After I mentioned yesterday that I’m reading In Defense of Food (affiliate alert! *rolls eyes*), a reader named Kay suggested several blogs dedicated to the discussion of wholesome foods. My obsessive personality flipped into overdrive as I read and read and read and read. And this morning I’m still reading. I’m gobbling up this information and trying to siphon through it without getting completely overwhelmed.
A few years ago I read and implemented Dr. Weil’s book, 8 Weeks to Optimum Health (affiliate link!! @@). The posts chronicling that journey can be found here, and this post sums up what I learned and what I’ve been trying to implement since. My commitment to these “rules” waxes and wanes but overall I try to avoid trans fats and high fructose corn syrup, and I limit the amount of processed foods that I buy. And of course I’ve recently been limiting my simple carbs and sugars.
The information I’m reading about the value of whole foods isn’t necessarily new to me, although some of it is — specifically the part about fats. I’ve never been a fan of the low-fat varieties of foods, mainly because I find them tasteless. I buy real butter, regular sour cream, whole-milk cheese, and I put half and half in my coffee. I do buy low-fat milk because it’s healthier, right?
Um. No. Probably not. Read this post called Healthy Milk.
I am skeptical about the safety of raw milk, but I am willing to start spending the money to buy organic, but NOT ultra-pasteurized. (See article.) And my husband was happy to know that from now on I will be buying whole milk for our household.
For more information on why eating a variety of “good fats” from whole foods is better than eating foods that have been engineered to be “low fat”, read this article called The Fat That Can Make You Thin and this one from the Washington Post called Low-Fat Diet’s Benefits Rejected. I’m sure there are many more, and In Defense of Food explains it a lot more thoroughly, but that’s a start.
There are a plethora of other changes I want to make, but I can’t do it all at once. I like Kelly’s advice about choosing the things you eat the most, and changing those first. So last night I went to the whole foods store with a list of a few things I plan to change right away:
- Buy organic whole milk.
- Buy eggs from local farms with pasture-fed chickens. (I’m fortunate enough to live in an area where these are not hard to find.)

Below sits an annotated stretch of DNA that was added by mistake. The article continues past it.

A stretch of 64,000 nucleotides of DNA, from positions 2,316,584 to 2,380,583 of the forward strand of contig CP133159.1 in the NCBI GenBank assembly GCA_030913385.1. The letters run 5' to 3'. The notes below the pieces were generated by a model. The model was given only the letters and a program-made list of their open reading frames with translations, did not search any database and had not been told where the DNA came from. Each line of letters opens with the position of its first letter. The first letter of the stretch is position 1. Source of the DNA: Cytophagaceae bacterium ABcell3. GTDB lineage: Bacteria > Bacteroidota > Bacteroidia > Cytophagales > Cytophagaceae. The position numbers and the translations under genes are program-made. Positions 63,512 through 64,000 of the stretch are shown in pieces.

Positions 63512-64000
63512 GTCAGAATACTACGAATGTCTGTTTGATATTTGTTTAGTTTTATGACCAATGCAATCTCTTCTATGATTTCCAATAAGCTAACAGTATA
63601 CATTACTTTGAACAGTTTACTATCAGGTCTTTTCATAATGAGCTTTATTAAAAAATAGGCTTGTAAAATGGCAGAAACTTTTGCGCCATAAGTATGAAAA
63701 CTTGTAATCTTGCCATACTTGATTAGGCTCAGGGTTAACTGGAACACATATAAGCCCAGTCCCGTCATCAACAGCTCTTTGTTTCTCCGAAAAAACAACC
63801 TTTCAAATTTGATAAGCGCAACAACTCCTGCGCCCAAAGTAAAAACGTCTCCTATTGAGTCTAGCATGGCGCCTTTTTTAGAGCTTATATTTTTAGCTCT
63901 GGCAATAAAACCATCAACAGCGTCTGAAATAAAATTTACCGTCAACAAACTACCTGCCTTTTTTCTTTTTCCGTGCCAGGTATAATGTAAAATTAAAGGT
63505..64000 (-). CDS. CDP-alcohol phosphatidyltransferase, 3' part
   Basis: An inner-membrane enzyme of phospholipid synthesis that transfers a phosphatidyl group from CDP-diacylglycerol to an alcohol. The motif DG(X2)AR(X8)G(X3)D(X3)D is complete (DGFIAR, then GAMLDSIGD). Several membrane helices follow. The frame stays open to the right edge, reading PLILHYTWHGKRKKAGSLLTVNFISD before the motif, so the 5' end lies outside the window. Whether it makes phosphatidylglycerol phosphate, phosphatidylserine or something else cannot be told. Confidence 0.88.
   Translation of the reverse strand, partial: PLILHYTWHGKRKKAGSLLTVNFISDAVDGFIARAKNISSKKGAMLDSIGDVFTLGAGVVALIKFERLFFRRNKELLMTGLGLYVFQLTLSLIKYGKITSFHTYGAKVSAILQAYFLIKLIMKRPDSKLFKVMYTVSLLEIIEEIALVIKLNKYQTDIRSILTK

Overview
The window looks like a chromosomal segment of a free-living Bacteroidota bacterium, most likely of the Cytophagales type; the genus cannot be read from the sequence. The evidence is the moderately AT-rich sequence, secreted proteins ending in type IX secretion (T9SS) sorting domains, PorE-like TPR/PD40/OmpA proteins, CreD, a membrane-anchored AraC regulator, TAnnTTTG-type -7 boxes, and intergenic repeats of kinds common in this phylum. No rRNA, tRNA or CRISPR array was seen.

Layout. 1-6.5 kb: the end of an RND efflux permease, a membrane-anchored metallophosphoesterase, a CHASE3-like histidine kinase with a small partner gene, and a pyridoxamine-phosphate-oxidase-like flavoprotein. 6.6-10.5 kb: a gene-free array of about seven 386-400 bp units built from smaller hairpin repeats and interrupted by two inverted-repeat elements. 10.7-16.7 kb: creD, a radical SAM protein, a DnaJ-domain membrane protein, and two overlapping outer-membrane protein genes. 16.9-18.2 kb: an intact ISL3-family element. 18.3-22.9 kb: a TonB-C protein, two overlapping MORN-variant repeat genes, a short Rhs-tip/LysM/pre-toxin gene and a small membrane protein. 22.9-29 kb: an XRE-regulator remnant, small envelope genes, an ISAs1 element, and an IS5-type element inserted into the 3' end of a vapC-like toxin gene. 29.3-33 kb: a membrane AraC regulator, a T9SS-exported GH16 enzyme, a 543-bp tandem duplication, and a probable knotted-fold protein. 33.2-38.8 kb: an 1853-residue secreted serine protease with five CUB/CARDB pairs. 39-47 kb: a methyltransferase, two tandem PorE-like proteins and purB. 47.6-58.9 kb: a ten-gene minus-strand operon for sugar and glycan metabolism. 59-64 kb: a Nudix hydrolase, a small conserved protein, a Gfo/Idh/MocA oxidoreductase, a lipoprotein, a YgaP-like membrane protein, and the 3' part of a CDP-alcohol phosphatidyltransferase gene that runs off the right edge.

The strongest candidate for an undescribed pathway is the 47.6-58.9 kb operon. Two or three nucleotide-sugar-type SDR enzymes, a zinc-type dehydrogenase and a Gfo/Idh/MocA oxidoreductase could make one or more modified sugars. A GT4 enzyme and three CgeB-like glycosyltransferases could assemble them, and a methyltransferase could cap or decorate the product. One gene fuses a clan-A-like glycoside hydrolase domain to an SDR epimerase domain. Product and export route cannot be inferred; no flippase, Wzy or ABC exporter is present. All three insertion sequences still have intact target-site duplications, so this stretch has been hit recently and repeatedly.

- Eat more eggs. I’m going to try to eat one a day. (And it’s the egg YOLKS that have the nutrients. The whole egg-white fad is another big fallacy of the low-fat diet trend.)
- Reduce kids’ consumption of boxed cereals. Make eggs or oatmeal instead.
- Switch to organic peanut butter. (Regular peanut butter has trans fats. I found a tasty organic peanut butter, but it may contain nuts, and my son is allergic, so I’ll have to try another. Sigh…)
- Switch to organic jelly. (Jelly is full of high fructose corn syrup. Organic is pricey, so next summer I would like to try to make my own and can it.)
- Take cod liver oil pills. (This is a topic for another post, but given some of my health issues, I think this one is worth a try.)
- Continue avoiding refined carbs and sugars, processed foods, HFCS, and PHOs. Continue eating fish weekly as well as lots of locally grown veggies.
That’s enough to start, dontcha think?
I’m going to look into buying local grass-fed meats, and I’m also going to look into finding local organic produce, although I love my farm market, and while it’s not organic, it is fresh and local and convenient, and perhaps that’s good enough. I’m putting off breads for a while, but I hope to eventually start making my own. For now I’m satisfied with Pepperidge Farm’s Soft Honey Whole Wheat that I always buy.
I’m eager to finish In Defense of Food, and I have 2 more books on hold at my library — Real Food: What To Eat and Why and Animal, Vegetable, Miracle: A Year of Food Life. I’ll be sure to let you know how I like them!
Will you still love me if I turn into a health food freak? Wait. Don’t answer that.